Aerobic exercise is beneficial for people with rheumatoid arthritis

Jennie Scarvell, Mark Elkins

Research output: Contribution to journalArticle

10 Citations (Scopus)

Abstract

Background

It is estimated that at least 1.16% of women and 0.44% of men in the UK have rheumatoid arthritis.1 It is a disabling condition that has been recognised as having cardiovascular systemic effects and secondary effects of immobilisation.2 National Institute for Health and Clinical Excellence (NICE) guidelines for the management of rheumatoid arthritis mention specialist physiotherapy to enhance general fitness, joint flexibility and muscle strength in order to improve function.3 But the NICE reference to ‘general fitness’ probably undervalues the importance of aerobic exercise in improving quality of life for people with rheumatoid arthritis.4

Aim

This systematic review was performed to determine the effects of aerobic exercise on pain, disease activity, functional ability and quality of life in people with rheumatoid arthritis. The review also examined possible adverse effects.
Original languageEnglish
Pages (from-to)1008-1009
Number of pages2
JournalBritish Journal of Sports Medicine
Volume45
Issue number12
DOIs
Publication statusPublished - 2011
Externally publishedYes

Fingerprint

National Institutes of Health (U.S.)
Rheumatoid Arthritis
Quality of Life
Exercise
Aptitude
Muscle Strength
Articular Range of Motion
Guidelines
Pain

Cite this

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Aerobic exercise is beneficial for people with rheumatoid arthritis. / Scarvell, Jennie; Elkins, Mark.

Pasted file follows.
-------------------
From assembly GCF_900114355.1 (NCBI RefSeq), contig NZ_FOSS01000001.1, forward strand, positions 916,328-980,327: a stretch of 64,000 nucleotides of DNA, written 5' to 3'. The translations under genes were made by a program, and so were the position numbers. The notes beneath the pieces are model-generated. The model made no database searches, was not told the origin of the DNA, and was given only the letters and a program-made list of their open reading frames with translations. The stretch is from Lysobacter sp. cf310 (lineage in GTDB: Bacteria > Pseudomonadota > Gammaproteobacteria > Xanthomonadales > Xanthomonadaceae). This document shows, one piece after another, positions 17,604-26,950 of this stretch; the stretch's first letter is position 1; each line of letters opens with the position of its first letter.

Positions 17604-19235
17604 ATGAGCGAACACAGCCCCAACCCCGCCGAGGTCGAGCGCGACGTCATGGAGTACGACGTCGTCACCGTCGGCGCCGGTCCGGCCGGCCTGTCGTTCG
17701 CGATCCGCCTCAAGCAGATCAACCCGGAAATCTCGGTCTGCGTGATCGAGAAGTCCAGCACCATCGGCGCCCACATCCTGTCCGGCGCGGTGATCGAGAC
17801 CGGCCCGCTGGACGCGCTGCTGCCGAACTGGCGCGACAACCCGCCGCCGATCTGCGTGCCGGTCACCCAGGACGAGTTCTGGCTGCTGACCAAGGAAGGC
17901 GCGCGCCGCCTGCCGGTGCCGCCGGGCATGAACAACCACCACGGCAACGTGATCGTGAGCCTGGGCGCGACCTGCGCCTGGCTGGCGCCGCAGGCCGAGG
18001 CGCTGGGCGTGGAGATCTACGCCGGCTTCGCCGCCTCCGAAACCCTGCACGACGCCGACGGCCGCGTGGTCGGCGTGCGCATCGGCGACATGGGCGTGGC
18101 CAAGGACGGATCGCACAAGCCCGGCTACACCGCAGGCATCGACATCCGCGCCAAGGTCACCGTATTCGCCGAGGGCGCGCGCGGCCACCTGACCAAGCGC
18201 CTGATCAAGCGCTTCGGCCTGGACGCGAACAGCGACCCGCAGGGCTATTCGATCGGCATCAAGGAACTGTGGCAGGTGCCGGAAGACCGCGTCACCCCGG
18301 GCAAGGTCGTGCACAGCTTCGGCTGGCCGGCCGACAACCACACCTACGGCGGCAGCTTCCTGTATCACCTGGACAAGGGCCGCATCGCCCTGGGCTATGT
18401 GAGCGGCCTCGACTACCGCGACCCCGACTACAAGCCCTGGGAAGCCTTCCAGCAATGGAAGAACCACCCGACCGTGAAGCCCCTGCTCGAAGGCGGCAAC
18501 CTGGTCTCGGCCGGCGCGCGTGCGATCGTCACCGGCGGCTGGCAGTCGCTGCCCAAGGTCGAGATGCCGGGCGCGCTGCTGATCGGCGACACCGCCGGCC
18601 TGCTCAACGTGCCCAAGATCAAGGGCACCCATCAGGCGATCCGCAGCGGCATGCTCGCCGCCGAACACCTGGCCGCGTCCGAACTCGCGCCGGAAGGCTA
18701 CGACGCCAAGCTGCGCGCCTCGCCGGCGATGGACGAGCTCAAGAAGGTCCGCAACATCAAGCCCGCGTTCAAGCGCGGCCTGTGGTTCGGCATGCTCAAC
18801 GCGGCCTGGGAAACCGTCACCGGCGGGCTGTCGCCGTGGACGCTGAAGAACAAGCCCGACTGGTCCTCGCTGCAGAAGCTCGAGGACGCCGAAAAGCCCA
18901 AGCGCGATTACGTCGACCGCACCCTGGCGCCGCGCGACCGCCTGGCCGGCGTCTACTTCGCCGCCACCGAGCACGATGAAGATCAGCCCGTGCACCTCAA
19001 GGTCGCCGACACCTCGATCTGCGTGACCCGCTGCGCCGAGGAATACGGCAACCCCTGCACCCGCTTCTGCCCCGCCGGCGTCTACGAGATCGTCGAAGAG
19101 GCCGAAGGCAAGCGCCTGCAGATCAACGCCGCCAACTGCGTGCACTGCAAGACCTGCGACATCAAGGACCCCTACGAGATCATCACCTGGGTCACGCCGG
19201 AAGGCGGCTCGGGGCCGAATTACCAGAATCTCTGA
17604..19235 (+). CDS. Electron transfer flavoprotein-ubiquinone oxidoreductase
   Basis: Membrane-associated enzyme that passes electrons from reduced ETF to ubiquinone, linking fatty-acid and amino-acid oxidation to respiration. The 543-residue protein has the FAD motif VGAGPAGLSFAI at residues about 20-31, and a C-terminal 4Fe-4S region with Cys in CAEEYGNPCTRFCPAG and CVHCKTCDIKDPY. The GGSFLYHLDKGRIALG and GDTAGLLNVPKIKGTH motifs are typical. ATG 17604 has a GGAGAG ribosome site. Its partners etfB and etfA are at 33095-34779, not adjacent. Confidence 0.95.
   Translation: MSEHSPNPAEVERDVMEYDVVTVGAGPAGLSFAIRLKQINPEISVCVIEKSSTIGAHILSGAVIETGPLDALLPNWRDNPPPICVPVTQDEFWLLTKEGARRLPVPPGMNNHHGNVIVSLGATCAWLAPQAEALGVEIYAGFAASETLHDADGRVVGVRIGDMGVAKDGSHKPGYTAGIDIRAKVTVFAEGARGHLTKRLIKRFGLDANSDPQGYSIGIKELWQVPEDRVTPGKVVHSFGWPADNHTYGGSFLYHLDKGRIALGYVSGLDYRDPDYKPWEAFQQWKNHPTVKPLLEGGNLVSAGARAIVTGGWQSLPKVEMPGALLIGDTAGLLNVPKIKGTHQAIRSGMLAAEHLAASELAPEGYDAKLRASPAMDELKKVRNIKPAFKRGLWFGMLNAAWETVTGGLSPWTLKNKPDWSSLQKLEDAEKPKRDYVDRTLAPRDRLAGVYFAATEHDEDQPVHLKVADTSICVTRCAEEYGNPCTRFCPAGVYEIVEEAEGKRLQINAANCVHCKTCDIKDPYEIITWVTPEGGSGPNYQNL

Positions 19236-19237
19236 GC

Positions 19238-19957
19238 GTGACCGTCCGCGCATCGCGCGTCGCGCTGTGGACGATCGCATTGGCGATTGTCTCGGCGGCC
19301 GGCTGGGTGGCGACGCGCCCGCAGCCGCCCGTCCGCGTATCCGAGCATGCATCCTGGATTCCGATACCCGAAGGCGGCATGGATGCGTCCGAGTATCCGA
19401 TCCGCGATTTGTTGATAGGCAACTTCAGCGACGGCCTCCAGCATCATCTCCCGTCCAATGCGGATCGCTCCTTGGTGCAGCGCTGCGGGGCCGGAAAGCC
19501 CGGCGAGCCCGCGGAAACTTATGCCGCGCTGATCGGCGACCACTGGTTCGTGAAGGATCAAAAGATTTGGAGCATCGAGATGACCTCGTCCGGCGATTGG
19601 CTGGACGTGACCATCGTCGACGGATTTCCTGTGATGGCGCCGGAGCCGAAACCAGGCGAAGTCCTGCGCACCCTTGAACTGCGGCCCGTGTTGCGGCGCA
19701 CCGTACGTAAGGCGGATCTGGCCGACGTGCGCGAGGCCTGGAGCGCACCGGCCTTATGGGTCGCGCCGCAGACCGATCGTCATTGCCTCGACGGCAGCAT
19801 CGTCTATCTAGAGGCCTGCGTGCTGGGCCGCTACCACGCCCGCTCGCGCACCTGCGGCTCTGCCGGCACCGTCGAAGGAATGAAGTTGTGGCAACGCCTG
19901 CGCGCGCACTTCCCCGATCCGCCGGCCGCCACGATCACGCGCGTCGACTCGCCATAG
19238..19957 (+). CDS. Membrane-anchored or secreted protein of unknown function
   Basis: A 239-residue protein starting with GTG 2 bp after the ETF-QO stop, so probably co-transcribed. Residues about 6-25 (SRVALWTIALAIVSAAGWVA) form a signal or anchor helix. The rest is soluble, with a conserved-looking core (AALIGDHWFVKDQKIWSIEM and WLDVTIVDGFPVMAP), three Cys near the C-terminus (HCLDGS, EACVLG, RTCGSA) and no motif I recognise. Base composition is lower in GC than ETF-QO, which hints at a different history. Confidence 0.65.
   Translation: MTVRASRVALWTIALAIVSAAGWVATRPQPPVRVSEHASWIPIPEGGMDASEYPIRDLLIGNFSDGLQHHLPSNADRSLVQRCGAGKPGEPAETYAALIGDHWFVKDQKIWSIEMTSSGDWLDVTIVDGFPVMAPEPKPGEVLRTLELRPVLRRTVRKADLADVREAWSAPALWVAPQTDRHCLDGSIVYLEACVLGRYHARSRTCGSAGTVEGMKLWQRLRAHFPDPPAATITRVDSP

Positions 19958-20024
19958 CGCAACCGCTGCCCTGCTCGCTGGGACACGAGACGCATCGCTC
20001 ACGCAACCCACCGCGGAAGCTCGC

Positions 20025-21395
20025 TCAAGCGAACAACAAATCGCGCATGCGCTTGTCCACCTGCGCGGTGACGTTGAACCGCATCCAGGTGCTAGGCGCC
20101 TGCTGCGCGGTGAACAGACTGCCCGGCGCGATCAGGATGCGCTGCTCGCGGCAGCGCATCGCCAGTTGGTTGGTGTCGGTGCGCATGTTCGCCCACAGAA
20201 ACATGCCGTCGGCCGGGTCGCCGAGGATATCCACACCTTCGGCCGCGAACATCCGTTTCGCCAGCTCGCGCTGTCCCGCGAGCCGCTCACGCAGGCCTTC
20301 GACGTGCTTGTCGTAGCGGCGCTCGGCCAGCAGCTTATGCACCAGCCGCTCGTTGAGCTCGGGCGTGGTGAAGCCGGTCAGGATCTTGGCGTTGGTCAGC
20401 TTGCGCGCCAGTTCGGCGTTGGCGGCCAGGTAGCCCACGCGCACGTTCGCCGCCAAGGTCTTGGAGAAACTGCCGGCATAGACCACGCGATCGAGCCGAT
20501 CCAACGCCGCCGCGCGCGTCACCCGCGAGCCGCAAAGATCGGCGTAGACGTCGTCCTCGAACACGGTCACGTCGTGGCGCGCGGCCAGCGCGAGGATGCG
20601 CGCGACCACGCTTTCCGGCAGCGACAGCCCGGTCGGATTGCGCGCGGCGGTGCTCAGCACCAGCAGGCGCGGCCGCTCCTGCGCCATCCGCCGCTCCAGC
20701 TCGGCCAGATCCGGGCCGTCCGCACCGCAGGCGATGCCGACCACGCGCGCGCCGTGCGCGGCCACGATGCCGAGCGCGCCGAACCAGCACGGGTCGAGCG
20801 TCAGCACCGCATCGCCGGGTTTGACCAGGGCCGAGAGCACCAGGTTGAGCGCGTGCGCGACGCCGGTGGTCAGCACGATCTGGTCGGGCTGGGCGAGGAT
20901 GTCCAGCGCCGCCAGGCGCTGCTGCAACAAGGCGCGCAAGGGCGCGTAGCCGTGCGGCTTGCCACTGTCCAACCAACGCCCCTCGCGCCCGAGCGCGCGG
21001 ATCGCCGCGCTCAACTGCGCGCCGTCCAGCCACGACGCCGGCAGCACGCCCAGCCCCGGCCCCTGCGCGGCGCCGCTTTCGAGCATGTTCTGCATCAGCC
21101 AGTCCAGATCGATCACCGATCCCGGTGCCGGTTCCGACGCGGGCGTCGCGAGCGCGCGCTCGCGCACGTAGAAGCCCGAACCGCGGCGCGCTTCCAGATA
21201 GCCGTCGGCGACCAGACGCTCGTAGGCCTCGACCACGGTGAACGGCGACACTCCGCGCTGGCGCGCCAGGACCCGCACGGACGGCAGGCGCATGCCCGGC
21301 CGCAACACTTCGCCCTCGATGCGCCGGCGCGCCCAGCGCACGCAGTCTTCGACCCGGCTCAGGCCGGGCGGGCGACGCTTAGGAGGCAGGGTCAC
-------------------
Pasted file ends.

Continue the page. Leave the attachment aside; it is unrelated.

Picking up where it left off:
In: British Journal of Sports Medicine, Vol. 45, No. 12, 2011, p. 1008-1009.

Research output: Contribution to journalArticle

TY - JOUR

T1 - Aerobic exercise is beneficial for people with rheumatoid arthritis

AU - Scarvell, Jennie

AU - Elkins, Mark

PY - 2011

Y1 - 2011

N2 - BackgroundIt is estimated that at least 1.16% of women and 0.44% of men in the UK have rheumatoid arthritis.1 It is a disabling condition that has been recognised as having cardiovascular systemic effects and secondary effects of immobilisation.2 National Institute for Health and Clinical Excellence (NICE) guidelines for the management of rheumatoid arthritis mention specialist physiotherapy to enhance general fitness, joint flexibility and muscle strength in order to improve function.3 But the NICE reference to ‘general fitness’ probably undervalues the importance of aerobic exercise in improving quality of life for people with rheumatoid arthritis.4AimThis systematic review was performed to determine the effects of aerobic exercise on pain, disease activity, functional ability and quality of life in people with rheumatoid arthritis. The review also examined possible adverse effects.

AB - BackgroundIt is estimated that at least 1.16% of women and 0.44% of men in the UK have rheumatoid arthritis.1 It is a disabling condition that has been recognised as having cardiovascular systemic effects and secondary effects of immobilisation.2 National Institute for Health and Clinical Excellence (NICE) guidelines for the management of rheumatoid arthritis mention specialist physiotherapy to enhance general fitness, joint flexibility and muscle strength in order to improve function.3 But the NICE reference to ‘general fitness’ probably undervalues the importance of aerobic exercise in improving quality of life for people with rheumatoid arthritis.4AimThis systematic review was performed to determine the effects of aerobic exercise on pain, disease activity, functional ability and quality of life in people with rheumatoid arthritis. The review also examined possible adverse effects.

KW - Physiotherapy

KW - exercise

KW - rheumatoid arthritis

U2 - 10.1136/bjsports-2011-090388

DO - 10.1136/bjsports-2011-090388

M3 - Article

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